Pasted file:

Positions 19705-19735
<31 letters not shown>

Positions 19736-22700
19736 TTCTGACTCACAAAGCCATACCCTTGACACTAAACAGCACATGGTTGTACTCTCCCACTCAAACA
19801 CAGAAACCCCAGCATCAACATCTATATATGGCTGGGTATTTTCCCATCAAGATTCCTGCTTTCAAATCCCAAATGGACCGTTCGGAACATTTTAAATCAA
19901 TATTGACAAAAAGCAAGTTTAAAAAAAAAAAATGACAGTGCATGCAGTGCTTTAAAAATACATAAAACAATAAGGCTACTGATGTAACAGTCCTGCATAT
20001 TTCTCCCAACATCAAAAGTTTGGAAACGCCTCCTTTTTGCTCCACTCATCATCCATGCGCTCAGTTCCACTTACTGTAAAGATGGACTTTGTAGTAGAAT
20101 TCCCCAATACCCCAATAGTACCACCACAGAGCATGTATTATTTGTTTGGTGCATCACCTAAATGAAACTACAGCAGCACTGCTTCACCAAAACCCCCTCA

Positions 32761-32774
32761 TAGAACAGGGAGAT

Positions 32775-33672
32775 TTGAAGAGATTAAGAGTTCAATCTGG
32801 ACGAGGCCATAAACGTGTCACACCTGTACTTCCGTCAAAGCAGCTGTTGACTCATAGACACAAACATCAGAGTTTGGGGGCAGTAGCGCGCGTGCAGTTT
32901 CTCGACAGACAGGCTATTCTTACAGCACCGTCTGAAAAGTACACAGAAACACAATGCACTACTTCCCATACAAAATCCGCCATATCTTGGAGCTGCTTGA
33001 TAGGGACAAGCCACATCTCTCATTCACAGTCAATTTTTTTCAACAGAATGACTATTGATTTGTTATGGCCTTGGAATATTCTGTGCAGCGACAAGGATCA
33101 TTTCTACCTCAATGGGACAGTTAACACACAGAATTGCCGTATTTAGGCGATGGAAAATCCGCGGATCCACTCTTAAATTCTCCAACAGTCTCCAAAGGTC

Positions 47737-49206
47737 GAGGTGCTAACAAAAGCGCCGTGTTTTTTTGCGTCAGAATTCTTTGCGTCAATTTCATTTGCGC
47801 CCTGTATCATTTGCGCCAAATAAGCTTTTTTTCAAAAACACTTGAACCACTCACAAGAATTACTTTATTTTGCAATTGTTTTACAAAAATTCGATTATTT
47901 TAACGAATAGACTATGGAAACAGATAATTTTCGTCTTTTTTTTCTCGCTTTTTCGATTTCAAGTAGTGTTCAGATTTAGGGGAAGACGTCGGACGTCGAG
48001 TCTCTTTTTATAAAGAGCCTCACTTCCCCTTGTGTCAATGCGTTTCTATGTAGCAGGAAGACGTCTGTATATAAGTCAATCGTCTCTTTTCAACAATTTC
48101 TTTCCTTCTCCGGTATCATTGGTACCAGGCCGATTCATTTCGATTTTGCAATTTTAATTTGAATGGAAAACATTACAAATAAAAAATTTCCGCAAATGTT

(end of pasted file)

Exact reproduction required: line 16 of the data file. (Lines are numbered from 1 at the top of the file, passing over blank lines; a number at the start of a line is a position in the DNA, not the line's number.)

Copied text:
33101 TTTCTACCTCAATGGGACAGTTAACACACAGAATTGCCGTATTTAGGCGATGGAAAATCCGCGGATCCACTCTTAAATTCTCCAACAGTCTCCAAAGGTC